We all long for love and reconciliation, even, and perhaps especially, in our darkest days. Christ is our faithful partner, always forgiving, always calling us to a new day, and our best selves.
There was once a nun, who served in the military, during World War II. Much later, she was at a conference with two men who had both been in the war, a German and an American. One evening after dinner, as they washed the dishes together, they exchanged stories about the war. The American told of the horror he felt as a young pilot, during a particularly savage bombing of a city in Germany. He had orders to bomb the hospital, which he would know, by the huge Red Cross painted on the roof. The second man – after regaining his composure – revealed that his wife had been giving birth to their baby, in that very hospital, when it was being bombed! And the nun had to tiptoe out of the room, because the two men fell into each other’s arms weeping – in a reconciliation beyond words. (adapted from Suzanne Guthrie, Living By The Word, CC)
Imagine being in the new Jerusalem, where we might fall weeping upon one another, waves of reconciliation breaking upon us as we adjust ourselves to this dimension of pure love, where “death will be no more; mourning and crying and pain will be no more, for the first things have passed away.”
One of the mysteries of marriage, a mystery in all our human relationships really, is knowing that God cherishes all our attempts to work with God at banishing the one thing, even God cannot abide – being alone, unknown, and forgotten. If Catherine of Sienna is right, even God desires us. And we know too, that we are only fully human when we are acknowledged through the eyes of another, who loves us for who we are.
Far too many of our fellow human beings, lack this affirmation, and basic gift, which we the baptized know, as the free gift of grace. Our cities are full of lost souls, far too many who have been taught negative images of love, and who experience loneliness, oppression and stigma.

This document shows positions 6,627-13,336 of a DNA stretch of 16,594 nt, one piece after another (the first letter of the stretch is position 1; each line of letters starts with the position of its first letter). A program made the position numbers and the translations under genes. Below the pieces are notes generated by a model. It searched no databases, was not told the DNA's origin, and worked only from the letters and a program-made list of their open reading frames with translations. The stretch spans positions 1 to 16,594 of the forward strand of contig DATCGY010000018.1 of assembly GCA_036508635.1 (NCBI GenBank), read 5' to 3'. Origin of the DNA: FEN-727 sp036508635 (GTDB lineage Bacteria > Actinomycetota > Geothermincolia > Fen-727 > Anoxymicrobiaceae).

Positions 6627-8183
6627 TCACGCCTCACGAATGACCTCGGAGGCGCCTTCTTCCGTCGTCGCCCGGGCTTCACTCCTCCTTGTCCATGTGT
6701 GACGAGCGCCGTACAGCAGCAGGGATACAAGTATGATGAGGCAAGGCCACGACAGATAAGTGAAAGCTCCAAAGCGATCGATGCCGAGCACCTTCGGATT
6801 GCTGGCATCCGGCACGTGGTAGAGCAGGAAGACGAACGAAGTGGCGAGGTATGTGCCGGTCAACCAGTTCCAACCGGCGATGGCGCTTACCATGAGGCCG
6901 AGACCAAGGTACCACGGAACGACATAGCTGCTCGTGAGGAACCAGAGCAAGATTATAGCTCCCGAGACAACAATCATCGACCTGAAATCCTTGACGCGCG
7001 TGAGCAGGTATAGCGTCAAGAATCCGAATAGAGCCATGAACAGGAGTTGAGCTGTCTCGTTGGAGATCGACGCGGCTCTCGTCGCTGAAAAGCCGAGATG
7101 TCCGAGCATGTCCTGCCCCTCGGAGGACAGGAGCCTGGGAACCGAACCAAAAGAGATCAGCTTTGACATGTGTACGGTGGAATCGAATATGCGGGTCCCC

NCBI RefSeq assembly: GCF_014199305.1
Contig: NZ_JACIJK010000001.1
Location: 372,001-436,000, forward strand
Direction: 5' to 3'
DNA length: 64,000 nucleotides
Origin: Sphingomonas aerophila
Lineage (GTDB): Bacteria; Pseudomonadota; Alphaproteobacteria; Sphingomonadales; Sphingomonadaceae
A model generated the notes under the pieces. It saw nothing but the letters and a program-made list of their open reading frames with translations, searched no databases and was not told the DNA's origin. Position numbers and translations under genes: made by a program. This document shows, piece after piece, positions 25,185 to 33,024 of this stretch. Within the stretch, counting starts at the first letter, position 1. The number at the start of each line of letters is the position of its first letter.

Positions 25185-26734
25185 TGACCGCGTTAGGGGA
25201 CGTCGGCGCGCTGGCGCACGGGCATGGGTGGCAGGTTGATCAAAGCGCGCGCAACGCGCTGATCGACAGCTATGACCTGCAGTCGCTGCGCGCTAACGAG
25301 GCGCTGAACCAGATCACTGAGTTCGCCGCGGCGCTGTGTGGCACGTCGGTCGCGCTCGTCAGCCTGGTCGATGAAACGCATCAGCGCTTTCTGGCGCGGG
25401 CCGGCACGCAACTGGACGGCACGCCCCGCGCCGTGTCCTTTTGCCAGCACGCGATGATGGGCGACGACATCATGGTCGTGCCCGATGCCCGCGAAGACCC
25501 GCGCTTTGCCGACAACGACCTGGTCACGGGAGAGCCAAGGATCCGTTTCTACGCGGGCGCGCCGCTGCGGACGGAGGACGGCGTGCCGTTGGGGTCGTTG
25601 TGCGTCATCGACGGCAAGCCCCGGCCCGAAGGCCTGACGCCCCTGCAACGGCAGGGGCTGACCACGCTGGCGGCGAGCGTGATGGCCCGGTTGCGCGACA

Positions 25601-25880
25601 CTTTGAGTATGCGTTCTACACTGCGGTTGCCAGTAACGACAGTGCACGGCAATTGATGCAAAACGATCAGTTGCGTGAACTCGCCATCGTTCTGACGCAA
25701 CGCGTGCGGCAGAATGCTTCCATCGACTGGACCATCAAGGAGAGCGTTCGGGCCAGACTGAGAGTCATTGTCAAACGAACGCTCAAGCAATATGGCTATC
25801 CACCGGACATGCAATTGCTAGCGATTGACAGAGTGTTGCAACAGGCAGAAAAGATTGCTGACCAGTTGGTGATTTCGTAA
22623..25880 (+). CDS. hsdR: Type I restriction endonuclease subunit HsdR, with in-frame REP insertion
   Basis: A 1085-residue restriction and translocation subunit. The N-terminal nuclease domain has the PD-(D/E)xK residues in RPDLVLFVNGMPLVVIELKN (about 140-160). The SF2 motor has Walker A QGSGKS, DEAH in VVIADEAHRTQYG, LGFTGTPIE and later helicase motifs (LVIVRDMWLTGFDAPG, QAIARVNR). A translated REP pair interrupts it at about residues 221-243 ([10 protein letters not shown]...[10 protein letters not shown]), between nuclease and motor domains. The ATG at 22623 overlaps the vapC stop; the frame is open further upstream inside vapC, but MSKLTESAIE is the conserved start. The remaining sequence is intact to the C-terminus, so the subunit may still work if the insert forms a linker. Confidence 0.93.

Catherine of Sienna has been called, “a mystic whose plunge into God plunged her deep into the affairs of society, Church, and the souls who came under her influence.” Catherine became the first woman afforded the title, Doctor, or teacher, of the Church. But far from living a quiet, withdrawn life as a theologian, Catherine was instrumental in negotiating the papal politics in her time; she spoke up for those lost and lonely ones, saying: “We’ve had enough of exhortations to be silent! Cry out with a hundred thousand tongues. I see that the world is rotten because of silence.”
John’s gospel opens with, in the beginning was the Word, and the word was with God, and the Word was God. Israel Kamudzandu, a professor of New Testament Studies, finds the same poignancy in our passage from Revelation, “the new creation is framed by God’s direct speech,” he says. By, the Word! “See, I am making all things new. God’s new creation must replace this deadly, torn, … angry, sick, …vengeful, hurtful, and painful world. The church is called to make a choice,” he says, “to be on the side of God and to be part of the new creation, or to choose the world […which is] focused on entertaining people, rather than offering new life.”
How can we not, place ourselves in the role of bride, choosing to find true love in God’s desire to be “married,” to us, the church? “See, the home of God is among mortals. God will dwell with them; they will be God’s people.”
We don’t need a $1,000 wedding gown, for this beautiful wedding dance of life, when we have, and know, the fiery, mad, and everlasting love of Christ.
Alleluia, Christ is risen!